Less than one year later, Velasquez was forced to reassess his path when the coronavirus pandemic triggered layoffs at the industry-leading pro-wrestling promotion. But he has no regrets about what happened.
“I think it was meant for me to go there,” the ex-UFC champ said Wednesday on The MMA Hour. “I’m glad I got the experience of knowing what it’s all about, knowing how the company works, how the guys work, everything. It was a great learning experience. I learned a lot from it, and all I can do is take that and make it better the next time if I do get another chance, or just know what that is and appreciate my time in doing that.”
Velasquez’s professional wrestling career didn’t end with his WWE departure. In December, he’ll make his return to the ring under the Lucha Libre AAA Worldwide banner, where he debuted as the character “El Toro” and cut his teeth before the move to WWE.
Lucha Libre is the style of wrestling Velasquez feels most closely aligned with, and it’s one he hoped would become his signature in the WWE. But as it turned out, the Vince McMahon-led company had different plans.
“I think they wanted me to stay in that MMA zone,” Velasquez said. “They wanted me to have that rivalry with Brock, but they really weren’t willing to put the time in to have us work together to really do that. They wanted us to do that, and well, you know how that is.”
When Velasquez and Lesnar eventually did meet in the ring for the Crown Jewel WWE event in Saudi Arabia, Lesnar prevailed in a quick match ended by a kimura. According to Velasquez, the whole experience left him wanting more, though he wasn’t upset to take a “loss” to Lesnar.
“It is what it is, man,” he said. “That was me just going into it and really just trying to figure out what it was. It was all thrown at me at once, a new organization and I was there for whatever anybody needed, as far as to have me build, or whatever they wanted me to build into. I’m sorry to everyone that got let down. That does hurt me as well, because I expect a lot out of myself. I expect more for myself.”
Velasquez said his previous UFC win over Lesnar did play somewhat of a factor during his time in the promotion, though he expected that and tried to rise above it.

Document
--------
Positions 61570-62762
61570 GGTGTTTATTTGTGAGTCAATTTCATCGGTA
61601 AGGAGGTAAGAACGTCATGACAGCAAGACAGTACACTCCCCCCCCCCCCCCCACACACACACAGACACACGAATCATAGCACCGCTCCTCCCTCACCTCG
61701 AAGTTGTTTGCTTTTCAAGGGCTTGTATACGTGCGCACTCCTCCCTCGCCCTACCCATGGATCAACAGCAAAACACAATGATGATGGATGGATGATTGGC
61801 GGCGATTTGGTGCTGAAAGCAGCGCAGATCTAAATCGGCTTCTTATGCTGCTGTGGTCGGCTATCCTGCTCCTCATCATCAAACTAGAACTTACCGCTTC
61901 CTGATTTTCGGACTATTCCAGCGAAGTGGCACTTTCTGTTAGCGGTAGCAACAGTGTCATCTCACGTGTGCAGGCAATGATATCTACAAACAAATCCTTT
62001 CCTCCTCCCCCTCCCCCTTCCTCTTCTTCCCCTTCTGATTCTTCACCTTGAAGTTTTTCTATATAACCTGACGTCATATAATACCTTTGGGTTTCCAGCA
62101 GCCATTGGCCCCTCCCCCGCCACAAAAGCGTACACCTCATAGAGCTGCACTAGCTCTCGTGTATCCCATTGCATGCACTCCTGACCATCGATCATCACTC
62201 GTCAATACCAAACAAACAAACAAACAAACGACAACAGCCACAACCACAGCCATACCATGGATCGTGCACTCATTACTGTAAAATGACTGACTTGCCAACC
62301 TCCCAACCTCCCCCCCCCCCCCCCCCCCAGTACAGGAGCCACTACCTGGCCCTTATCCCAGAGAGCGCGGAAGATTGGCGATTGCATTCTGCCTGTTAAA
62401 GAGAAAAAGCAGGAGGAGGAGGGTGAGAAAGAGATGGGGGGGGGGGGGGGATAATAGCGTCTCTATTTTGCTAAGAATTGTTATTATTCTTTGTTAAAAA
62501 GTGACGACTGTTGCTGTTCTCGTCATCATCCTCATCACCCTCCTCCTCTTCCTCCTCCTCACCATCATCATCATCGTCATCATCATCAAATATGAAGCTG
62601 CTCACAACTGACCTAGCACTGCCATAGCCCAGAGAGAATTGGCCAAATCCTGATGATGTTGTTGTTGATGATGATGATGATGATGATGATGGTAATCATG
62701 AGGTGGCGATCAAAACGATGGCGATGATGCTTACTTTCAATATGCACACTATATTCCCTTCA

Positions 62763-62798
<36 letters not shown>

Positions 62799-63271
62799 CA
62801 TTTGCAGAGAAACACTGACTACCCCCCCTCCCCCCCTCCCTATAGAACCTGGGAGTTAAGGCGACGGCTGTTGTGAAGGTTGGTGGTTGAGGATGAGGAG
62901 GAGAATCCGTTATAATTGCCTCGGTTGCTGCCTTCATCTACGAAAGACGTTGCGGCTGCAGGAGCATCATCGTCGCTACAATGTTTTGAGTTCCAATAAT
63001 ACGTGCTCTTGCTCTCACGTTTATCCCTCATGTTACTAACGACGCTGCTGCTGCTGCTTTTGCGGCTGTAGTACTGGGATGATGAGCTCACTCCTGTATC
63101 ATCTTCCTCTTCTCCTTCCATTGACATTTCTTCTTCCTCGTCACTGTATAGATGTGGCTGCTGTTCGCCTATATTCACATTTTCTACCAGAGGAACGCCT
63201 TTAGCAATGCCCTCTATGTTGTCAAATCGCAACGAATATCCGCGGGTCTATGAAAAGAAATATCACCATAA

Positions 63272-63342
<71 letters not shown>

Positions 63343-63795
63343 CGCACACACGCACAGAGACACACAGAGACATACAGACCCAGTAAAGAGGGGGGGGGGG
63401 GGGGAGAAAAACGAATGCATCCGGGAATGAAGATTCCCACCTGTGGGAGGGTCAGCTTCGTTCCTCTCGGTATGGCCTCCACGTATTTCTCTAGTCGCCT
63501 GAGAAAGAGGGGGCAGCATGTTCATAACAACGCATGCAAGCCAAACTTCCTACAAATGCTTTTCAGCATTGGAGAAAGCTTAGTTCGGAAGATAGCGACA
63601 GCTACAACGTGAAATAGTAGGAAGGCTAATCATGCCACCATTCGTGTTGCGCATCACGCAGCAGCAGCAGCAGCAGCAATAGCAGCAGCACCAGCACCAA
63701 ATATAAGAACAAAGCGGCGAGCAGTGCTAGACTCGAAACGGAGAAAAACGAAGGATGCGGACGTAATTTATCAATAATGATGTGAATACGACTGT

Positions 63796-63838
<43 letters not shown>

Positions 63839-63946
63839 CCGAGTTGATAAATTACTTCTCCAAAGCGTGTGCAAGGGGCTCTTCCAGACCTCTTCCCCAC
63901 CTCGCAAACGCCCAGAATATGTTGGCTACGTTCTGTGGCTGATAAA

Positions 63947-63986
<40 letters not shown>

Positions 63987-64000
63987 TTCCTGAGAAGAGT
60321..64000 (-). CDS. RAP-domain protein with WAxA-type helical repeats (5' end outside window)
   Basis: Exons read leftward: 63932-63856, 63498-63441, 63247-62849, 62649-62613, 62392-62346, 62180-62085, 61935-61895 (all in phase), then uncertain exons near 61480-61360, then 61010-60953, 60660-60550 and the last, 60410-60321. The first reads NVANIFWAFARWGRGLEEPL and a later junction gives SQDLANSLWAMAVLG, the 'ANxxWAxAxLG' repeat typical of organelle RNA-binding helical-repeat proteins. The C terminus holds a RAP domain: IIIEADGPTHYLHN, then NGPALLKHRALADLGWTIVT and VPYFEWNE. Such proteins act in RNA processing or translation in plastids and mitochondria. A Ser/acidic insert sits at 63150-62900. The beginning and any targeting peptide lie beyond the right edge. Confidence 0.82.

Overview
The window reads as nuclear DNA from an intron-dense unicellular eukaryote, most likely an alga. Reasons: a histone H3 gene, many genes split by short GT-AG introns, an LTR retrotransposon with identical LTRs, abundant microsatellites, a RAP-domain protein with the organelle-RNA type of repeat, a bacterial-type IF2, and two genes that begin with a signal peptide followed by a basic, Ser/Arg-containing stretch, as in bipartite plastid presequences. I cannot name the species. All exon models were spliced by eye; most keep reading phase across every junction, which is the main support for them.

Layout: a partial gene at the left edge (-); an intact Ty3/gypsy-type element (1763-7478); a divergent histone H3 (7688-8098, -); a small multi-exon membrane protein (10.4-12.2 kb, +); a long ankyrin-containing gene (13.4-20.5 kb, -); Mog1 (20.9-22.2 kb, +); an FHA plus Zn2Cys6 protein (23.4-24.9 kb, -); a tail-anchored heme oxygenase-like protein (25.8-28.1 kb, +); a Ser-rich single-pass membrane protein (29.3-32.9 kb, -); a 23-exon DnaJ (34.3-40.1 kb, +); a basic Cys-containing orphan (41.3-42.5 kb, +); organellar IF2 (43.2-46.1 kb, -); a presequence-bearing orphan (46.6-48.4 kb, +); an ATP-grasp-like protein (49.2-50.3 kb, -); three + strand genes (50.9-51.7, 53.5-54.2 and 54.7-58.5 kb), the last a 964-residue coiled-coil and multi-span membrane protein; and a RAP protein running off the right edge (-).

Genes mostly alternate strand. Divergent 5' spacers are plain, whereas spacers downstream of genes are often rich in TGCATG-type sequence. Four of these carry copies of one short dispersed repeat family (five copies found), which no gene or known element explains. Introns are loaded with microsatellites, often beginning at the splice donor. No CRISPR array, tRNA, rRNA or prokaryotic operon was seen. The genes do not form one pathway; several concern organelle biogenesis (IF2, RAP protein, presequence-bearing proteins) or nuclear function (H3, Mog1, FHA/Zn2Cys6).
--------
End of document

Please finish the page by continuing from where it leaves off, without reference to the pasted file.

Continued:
“There’s always going to be friction with that,” he said. “So yeah, there was, but working together. ... We didn’t work much, but talking to him just for that little bit, I just know where he comes from, just from that little time spent, and I mean very little. I know what he’s about, and I respect him for that.
“What you see out there when he performs, all that sh*t, he lives it, he breathes it. That’s him. That persona that you see, that’s him out there. That’s his true self. Close quarters, he’s obviously more human, but that’s him, and I saw that.”
The main disappointment for Velasquez was not getting more time to train himself for a completely different type of competitive art, one more dependent on showmanship than effectiveness.
“It all came down to the development,” he said. “Once that’s there, it doesn’t matter who you go with. You can be prepared for anything. But me being so green, I’m almost in the middle, like what do I do, what do I need to learn. Because I’m not sure about it. In MMA, I’m so sure about it. In collegiate wrestling, I’m so sure about it. Those type of things, I know. These different types of sports, they’re a little different type of dance, a little bit different rhythm.
“It’s the opposite of MMA. Every moment is the opposite of MMA, where you need to show the emotion, you need to show the technique, and always be opened up so everyone can see it, so everyone can see the punch. In MMA, it’s the opposite. We hide it so no one can see it until it makes contact.”
Velasquez has been incredibly successful in that field, of course, and he hopes to continue his development in the Lucha libre style he grew up with and loves. There are no hard feelings with the WWE.
“Hell no,” he said. “I love what they’re doing and what they did. They helped me out so much.”